As is noted above, according to various embodiments of the present disclosure, techniques are employed to reduce transient ACLR when a gain of an SVGA (included in the transmitter of the device 602) is adjusted responsive to receiving a power control message. The wireless devices 602 may communicate with a base station controller (BSC) 612 of a base station subsystem (BSS) 610, via one or more base transceiver stations (BTS) 614, to receive or transmit voice, data, or both voice and data. The BSC 612 may, for example, be configured to schedule communications for the wireless devices 602, as well as providing control signals (e.g., power control messages) to the wireless devices 602. Alternatively, the BTS 614 may schedule communications and power control messages for the wireless devices 602 in which the BTS 614 is in communication. In either case, a scheduler typically employs one or more processors (that execute a software system) to schedule communications.

The BSC 612 is also in communication with a packet control unit (PCU) 616, which is in communication with a serving general packet radio service (GPRS) support node (SGSN) 622. The SGSN 622 is in communication with a gateway GPRS support node (GGSN) 624, both of which are included within a GPRS core network 620. The GGSN 624 provides access to computer(s) 626 coupled to Internet/intranet 628. In this manner, the wireless devices 602 may receive data from and/or transmit data to computers coupled to the Internet/intranet 628. For example, when the devices 602 include a camera, images may be transferred to a computer 626 coupled to the Internet/intranet 628 or to another one of the devices 602. The BSC 612 is also in communication with a mobile switching center/visitor location register (MSC/VLR) 634, which is in communication with a home location register (HLR), an authentication center (AUC), and an equipment identity register (EIR) 632. In a typical implementation, the MSC/VLR 634 and the HLR, AUC, and EIR 632 are located within a network and switching subsystem (NSS) 630, which may also perform scheduling for the system 600. The SGSN 622 may communicate directly with the HLR, AUC and EIR 632. As is also shown, the MSC/VLR 634 is in communication with a public switched telephone network (PSTN) 642, which facilitates communication between wireless devices 602 and land telephones 640. It should be appreciated that other types of wired or wireless systems, having different configurations, may perform power control operations as is disclosed herein.

Accordingly, a number of techniques have been disclosed herein that generally reduce transient noise spectrum (e.g., transient ACLR) in a communication system. It is contemplated that the techniques described herein may be advantageously employed in wired or wireless communication systems that comply with a number of different standards.

As used herein, a software system can include one or more objects, agents, threads, subroutines, separate software applications, two or more lines of code or other suitable software structures operating in one or more separate software applications, on one or more different processors, or other suitable software architectures.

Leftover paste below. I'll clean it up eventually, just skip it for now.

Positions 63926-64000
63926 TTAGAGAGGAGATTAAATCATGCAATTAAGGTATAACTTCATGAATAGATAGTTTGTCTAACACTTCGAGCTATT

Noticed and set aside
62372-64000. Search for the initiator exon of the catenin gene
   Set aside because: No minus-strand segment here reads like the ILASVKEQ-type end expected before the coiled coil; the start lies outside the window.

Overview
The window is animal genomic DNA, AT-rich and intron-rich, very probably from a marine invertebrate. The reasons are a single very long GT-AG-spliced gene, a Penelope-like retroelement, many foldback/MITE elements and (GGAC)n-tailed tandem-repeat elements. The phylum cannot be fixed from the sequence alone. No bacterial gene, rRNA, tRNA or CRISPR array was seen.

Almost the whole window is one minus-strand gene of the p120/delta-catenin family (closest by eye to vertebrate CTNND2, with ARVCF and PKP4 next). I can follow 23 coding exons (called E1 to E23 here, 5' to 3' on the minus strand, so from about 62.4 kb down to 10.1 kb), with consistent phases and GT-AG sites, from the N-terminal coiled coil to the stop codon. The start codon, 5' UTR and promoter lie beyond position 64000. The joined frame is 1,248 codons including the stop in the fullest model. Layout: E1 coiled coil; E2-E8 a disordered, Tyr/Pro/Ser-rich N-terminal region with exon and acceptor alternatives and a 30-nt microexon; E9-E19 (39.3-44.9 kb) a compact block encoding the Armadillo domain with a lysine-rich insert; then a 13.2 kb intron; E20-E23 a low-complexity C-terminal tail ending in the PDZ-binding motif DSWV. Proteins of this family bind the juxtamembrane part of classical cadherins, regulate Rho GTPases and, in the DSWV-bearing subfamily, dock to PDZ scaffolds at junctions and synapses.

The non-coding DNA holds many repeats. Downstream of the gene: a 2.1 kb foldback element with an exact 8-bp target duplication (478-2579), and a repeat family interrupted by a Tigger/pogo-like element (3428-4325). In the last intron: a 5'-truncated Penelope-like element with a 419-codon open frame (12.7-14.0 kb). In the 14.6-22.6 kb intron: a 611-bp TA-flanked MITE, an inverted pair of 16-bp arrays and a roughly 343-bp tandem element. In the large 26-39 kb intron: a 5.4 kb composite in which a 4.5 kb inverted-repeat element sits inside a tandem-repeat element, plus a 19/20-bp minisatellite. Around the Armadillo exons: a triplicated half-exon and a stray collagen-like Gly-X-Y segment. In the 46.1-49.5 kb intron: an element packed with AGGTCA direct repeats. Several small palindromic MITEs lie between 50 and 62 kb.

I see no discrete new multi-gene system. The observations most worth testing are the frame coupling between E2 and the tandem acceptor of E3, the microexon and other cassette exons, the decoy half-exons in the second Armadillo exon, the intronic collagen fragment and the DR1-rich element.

As will be appreciated, processes in preferred embodiments of the present invention may be implemented using any combination of software, firmware or hardware. For example, channel gain adjust code that implements the process 500 of FIG. 5 may be stored in the wireless devices 602 of FIG. 6. As a preparatory step to practicing the invention in software, the code (whether software or firmware) according to a preferred embodiment will typically be stored in one or more machine readable storage mediums such as fixed (hard) drives, diskettes, optical disks, magnetic tape, semiconductor memories such as read-only memories (ROMs), programmable ROMs (PROMs), etc., thereby making an article of manufacture in accordance with the invention. The article of manufacture containing the code is used by either executing the code directly from the storage device, by copying the code from the storage device into another storage device, such as a random access memory (RAM), etc., or by transmitting the code for remote execution. The method form of the invention may be practiced by combining one or more machine-readable storage devices containing the code according to the present disclosure with appropriate standard hardware to execute the code contained therein. An apparatus for practicing the techniques of the present disclosure could be one or more processors and storage systems containing or having network access to one or more programs coded in accordance with the present disclosure.

Although the invention is described herein with reference to specific embodiments, various modifications and changes can be made without departing from the scope of the present invention as set forth in the claims below. Accordingly, the specification and figures are to be regarded in an illustrative rather than a restrictive sense, and all such modifications are intended to be included with the scope of the present invention. Any benefits, advantages, or solution to problems that are described herein with regard to specific embodiments are not intended to be construed as a critical, required, or essential feature or element of any or all the claims.

Unless stated otherwise, terms such as “first” and “second” are used to arbitrarily distinguish between the elements such terms describe. Thus, these terms are not necessarily intended to indicate temporal or other prioritization of such elements.

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Classifications
U.S. Classification370/212, 375/345
International ClassificationH04J7/00
Cooperative ClassificationH04B2215/061, H04B2001/0416, H04B1/0475, H03G3/3042
European ClassificationH03G3/30D2, H04B1/04L